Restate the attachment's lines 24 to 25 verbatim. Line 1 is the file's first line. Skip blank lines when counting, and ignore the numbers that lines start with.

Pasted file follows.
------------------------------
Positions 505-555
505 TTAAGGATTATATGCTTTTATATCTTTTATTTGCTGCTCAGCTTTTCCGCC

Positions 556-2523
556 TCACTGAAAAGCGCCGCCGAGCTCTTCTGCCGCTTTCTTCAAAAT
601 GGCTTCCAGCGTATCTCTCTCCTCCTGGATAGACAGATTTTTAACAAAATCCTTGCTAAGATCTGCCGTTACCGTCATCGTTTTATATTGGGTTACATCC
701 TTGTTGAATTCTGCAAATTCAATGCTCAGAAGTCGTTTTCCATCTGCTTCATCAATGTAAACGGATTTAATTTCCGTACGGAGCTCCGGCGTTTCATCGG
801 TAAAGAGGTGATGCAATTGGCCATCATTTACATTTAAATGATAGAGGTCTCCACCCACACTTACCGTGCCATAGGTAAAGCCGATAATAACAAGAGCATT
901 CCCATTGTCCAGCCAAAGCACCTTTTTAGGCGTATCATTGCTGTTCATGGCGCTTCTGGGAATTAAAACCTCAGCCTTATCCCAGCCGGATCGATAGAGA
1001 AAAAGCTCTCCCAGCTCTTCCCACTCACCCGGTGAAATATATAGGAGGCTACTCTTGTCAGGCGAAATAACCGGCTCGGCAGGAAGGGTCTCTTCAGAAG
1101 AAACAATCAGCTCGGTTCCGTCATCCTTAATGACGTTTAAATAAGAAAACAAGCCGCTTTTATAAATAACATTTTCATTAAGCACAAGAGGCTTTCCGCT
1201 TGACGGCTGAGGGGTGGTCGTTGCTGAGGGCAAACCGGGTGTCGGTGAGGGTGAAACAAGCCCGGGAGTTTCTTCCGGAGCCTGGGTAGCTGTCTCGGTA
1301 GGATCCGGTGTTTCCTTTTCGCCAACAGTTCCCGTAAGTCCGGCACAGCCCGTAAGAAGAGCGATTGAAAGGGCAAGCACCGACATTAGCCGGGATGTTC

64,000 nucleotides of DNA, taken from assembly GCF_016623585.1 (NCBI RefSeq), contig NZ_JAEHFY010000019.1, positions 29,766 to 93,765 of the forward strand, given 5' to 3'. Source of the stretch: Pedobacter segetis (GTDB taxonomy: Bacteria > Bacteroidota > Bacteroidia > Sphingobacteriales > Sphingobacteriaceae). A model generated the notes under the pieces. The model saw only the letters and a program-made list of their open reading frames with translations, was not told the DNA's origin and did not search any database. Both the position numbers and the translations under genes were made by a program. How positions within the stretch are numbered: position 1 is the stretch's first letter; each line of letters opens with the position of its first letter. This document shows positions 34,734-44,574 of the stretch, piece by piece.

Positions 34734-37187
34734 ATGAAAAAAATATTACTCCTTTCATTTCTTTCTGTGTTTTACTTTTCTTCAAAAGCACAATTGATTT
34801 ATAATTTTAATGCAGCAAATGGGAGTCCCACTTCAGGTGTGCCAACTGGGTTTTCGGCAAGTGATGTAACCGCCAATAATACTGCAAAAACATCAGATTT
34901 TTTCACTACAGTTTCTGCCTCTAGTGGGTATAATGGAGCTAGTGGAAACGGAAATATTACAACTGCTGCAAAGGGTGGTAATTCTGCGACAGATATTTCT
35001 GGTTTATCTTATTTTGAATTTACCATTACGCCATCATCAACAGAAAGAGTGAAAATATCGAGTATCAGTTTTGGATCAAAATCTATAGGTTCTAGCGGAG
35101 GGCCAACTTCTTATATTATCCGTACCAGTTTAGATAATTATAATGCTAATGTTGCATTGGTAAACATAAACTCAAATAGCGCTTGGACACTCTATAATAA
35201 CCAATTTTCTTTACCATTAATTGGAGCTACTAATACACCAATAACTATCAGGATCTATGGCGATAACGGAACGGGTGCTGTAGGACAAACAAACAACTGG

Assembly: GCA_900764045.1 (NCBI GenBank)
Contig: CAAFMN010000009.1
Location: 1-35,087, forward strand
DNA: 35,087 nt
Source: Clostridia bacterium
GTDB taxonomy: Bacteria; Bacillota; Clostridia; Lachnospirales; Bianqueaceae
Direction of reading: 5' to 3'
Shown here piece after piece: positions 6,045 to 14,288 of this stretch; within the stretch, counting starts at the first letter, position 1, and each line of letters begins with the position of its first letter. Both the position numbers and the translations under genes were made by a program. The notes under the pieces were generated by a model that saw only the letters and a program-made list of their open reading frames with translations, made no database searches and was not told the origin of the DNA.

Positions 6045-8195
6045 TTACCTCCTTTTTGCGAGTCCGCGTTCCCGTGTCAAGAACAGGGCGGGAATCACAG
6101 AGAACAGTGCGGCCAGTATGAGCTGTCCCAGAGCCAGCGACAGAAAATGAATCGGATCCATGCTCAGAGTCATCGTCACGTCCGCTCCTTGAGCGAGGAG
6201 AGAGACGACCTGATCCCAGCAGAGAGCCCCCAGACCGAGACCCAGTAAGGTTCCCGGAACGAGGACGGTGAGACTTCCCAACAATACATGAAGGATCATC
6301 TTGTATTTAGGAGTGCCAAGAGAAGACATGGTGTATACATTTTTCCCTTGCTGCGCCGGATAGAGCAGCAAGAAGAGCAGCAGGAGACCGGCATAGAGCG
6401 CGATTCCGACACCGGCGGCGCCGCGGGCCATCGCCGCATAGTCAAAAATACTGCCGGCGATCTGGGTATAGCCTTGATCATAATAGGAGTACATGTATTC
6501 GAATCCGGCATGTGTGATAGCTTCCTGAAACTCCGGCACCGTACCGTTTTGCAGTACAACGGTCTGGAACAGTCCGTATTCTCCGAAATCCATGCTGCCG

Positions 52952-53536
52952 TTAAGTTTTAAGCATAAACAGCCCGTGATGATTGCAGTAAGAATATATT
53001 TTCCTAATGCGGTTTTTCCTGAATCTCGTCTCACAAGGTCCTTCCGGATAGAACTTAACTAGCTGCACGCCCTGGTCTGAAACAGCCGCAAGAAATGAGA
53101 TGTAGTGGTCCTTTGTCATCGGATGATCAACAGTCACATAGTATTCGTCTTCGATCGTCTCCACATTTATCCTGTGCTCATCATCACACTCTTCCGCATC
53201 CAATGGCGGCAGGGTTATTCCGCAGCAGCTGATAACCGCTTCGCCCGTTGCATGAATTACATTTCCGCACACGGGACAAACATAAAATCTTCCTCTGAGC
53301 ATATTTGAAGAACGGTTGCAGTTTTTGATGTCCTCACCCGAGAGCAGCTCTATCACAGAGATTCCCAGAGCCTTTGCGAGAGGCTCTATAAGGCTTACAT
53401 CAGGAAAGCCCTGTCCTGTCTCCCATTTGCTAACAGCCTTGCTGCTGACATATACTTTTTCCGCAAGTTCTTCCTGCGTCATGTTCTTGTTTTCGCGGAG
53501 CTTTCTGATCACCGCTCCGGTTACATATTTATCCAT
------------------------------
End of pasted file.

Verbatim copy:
DNA: 35,087 nt
Source: Clostridia bacterium